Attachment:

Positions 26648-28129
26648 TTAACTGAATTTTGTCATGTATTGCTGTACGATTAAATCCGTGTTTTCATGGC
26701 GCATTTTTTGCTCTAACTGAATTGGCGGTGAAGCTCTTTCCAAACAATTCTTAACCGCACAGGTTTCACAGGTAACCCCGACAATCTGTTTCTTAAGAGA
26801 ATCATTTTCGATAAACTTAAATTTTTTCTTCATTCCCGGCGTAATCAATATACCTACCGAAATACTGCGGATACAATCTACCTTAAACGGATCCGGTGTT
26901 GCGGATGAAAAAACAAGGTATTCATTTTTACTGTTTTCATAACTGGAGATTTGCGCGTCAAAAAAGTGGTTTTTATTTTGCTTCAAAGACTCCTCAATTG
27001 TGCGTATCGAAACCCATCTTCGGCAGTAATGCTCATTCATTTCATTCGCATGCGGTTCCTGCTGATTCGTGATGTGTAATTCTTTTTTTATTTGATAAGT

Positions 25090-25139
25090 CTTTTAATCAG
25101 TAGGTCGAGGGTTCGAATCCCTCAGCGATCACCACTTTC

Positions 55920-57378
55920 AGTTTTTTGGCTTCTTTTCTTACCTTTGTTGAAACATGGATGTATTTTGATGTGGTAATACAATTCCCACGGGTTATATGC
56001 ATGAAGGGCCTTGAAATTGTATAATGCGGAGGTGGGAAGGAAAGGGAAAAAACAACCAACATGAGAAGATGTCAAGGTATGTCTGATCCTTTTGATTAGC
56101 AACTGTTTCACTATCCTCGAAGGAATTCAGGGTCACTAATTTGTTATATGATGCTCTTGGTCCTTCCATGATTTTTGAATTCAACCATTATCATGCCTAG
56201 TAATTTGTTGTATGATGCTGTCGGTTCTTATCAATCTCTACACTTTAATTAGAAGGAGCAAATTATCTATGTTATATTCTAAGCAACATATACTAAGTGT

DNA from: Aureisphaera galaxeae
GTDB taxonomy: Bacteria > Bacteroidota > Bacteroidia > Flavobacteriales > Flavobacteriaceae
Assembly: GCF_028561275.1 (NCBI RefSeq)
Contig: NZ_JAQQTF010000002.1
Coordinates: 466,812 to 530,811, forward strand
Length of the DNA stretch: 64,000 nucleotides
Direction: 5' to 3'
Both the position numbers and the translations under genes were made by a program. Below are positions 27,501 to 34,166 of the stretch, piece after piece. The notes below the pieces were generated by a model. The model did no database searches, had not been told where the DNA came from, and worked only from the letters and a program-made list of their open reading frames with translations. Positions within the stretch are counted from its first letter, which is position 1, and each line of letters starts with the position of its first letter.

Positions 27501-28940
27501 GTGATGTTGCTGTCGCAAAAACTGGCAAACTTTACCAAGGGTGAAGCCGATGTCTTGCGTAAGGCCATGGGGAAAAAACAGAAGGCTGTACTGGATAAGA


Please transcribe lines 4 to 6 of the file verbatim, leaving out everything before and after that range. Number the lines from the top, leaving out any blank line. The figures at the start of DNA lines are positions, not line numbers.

26801 ATCATTTTCGATAAACTTAAATTTTTTCTTCATTCCCGGCGTAATCAATATACCTACCGAAATACTGCGGATACAATCTACCTTAAACGGATCCGGTGTT
26901 GCGGATGAAAAAACAAGGTATTCATTTTTACTGTTTTCATAACTGGAGATTTGCGCGTCAAAAAAGTGGTTTTTATTTTGCTTCAAAGACTCCTCAATTG
27001 TGCGTATCGAAACCCATCTTCGGCAGTAATGCTCATTCATTTCATTCGCATGCGGTTCCTGCTGATTCGTGATGTGTAATTCTTTTTTTATTTGATAAGT